[Skip to Navigation]
Original Investigation
November 30, 2022

Effect of Nudges to Clinicians, Patients, or Both to Increase Statin Prescribing: A Cluster Randomized Clinical Trial

Author Affiliations
  • 1Perelman School of Medicine, University of Pennsylvania, Philadelphia
  • 2Wharton School, University of Pennsylvania, Philadelphia
  • 3Crescenz Veterans Affairs Medical Center, Philadelphia, Pennsylvania
  • 4School of Medicine, University of California, San Diego
  • 5Ascension, St Louis, Missouri
JAMA Cardiol. 2023;8(1):23-30. doi:10.1001/jamacardio.2022.4373
Key Points

Question  Can scalable approaches to nudge clinicians, patients, or both increase initiation of a statin prescription during primary care visits?

Findings  In this cluster randomized clinical trial of 4131 patients from 28 primary care practices, nudges to clinicians using electronic health record active choice prompts and monthly peer comparison feedback significantly increased statin prescribing by 5.5 percentage points relative to usual care. Nudges to patients by text message before the visit did not significantly increase statin prescribing, but the combination of nudges to clinicians and patients significantly increased statin prescribing by 7.2 percentage points relative to usual care.

Meaning  Electronic health record–based nudges can be an effective and scalable approach to change prescribing behavior.


Importance  Statins reduce the risk of major adverse cardiovascular events, but less than one-half of individuals in America who meet guideline criteria for a statin are actively prescribed this medication.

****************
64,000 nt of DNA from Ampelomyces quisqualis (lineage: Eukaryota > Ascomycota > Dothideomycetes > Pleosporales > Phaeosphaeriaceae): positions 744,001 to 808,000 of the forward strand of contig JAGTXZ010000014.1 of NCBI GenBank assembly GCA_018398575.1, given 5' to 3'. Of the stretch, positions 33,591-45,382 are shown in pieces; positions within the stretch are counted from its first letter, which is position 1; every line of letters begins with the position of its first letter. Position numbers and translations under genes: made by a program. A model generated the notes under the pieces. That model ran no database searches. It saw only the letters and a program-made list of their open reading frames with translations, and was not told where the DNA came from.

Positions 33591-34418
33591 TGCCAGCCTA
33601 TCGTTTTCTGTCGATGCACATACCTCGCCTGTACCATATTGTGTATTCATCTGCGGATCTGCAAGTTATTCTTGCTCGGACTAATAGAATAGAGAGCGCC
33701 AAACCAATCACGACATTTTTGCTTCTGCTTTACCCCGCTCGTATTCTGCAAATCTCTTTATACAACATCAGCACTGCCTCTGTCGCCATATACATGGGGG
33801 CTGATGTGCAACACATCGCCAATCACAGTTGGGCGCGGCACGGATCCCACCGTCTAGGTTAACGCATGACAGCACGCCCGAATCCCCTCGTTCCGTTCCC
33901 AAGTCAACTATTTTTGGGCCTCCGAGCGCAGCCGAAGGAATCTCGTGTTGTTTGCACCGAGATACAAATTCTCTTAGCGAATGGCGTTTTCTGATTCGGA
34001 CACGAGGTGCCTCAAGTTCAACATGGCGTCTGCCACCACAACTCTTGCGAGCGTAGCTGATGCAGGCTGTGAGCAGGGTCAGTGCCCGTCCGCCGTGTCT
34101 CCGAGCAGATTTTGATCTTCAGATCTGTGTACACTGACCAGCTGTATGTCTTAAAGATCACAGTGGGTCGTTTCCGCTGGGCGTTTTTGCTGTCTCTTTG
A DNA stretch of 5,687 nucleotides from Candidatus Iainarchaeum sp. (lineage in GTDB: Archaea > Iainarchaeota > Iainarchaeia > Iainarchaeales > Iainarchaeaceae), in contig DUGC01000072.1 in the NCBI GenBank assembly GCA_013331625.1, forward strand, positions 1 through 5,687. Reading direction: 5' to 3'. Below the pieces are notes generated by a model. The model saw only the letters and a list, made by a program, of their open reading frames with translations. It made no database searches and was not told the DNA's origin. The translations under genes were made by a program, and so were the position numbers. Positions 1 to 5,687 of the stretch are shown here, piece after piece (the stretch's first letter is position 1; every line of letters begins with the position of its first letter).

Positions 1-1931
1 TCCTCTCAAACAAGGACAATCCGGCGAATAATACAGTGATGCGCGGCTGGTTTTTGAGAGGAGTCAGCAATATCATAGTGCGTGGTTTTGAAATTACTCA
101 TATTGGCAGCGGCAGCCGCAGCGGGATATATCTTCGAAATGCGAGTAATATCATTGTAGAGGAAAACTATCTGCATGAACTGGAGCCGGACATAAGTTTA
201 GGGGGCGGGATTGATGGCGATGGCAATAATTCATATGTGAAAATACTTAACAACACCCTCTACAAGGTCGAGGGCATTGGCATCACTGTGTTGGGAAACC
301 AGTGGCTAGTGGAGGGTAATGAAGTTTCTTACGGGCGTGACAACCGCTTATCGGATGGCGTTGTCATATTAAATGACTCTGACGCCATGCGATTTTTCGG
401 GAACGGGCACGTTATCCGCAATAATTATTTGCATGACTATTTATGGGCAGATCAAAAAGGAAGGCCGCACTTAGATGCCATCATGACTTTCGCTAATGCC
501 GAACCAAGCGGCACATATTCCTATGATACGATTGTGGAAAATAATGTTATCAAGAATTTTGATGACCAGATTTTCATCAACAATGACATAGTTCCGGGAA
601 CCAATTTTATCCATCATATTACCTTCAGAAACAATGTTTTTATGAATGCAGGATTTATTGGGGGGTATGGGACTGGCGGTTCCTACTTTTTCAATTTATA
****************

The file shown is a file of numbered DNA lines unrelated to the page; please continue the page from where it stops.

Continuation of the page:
Objective  To evaluate whether nudges to clinicians, patients, or both increase initiation of statin prescribing during primary care visits.

Design, Setting, and Participants  This cluster randomized clinical trial evaluated statin prescribing of 158 clinicians from 28 primary care practices including 4131 patients. The design included a 12-month preintervention period and a 6-month intervention period between October 19, 2019, and April 18, 2021.

Interventions  The usual care group received no interventions. The clinician nudge combined an active choice prompt in the electronic health record during the patient visit and monthly feedback on prescribing patterns compared with peers. The patient nudge was an interactive text message delivered 4 days before the visit. The combined nudge included the clinician and patient nudges.

Main Outcomes and Measures  The primary outcome was initiation of a statin prescription during the visit.

Results  The sample comprised 4131 patients with a mean (SD) age of 65.5 (10.5) years; 2120 (51.3%) were male; 1210 (29.3%) were Black, 106 (2.6%) were Hispanic, 2732 (66.1%) were White, and 83 (2.0%) were of other race or ethnicity, and 933 (22.6%) had atherosclerotic cardiovascular disease. In unadjusted analyses during the preintervention period, statins were prescribed to 5.6% of patients (105 of 1876) in the usual care group, 4.8% (97 of 2022) in the patient nudge group, 6.0% (104 of 1723) in the clinician nudge group, and 4.7% (82 of 1752) in the combined group. During the intervention, statins were prescribed to 7.3% of patients (75 of 1032) in the usual care group, 8.5% (100 of 1181) in the patient nudge group, 13.0% (128 of 981) in the clinician nudge arm, and 15.5% (145 of 937) in the combined group. In the main adjusted analyses relative to usual care, the clinician nudge significantly increased statin prescribing alone (5.5 percentage points; 95% CI, 3.4 to 7.8 percentage points; P = .01) and when combined with the patient nudge (7.2 percentage points; 95% CI, 5.1 to 9.1 percentage points; P = .001). The patient nudge alone did not change statin prescribing relative to usual care (0.9 percentage points; 95% CI, −0.8 to 2.5 percentage points; P = .32).

Conclusions and Relevance  Nudges to clinicians with and without a patient nudge significantly increased initiation of a statin prescription during primary care visits. The patient nudge alone was not effective.

Trial Registration  ClinicalTrials.gov Identifier: NCT04307472

Add or change institution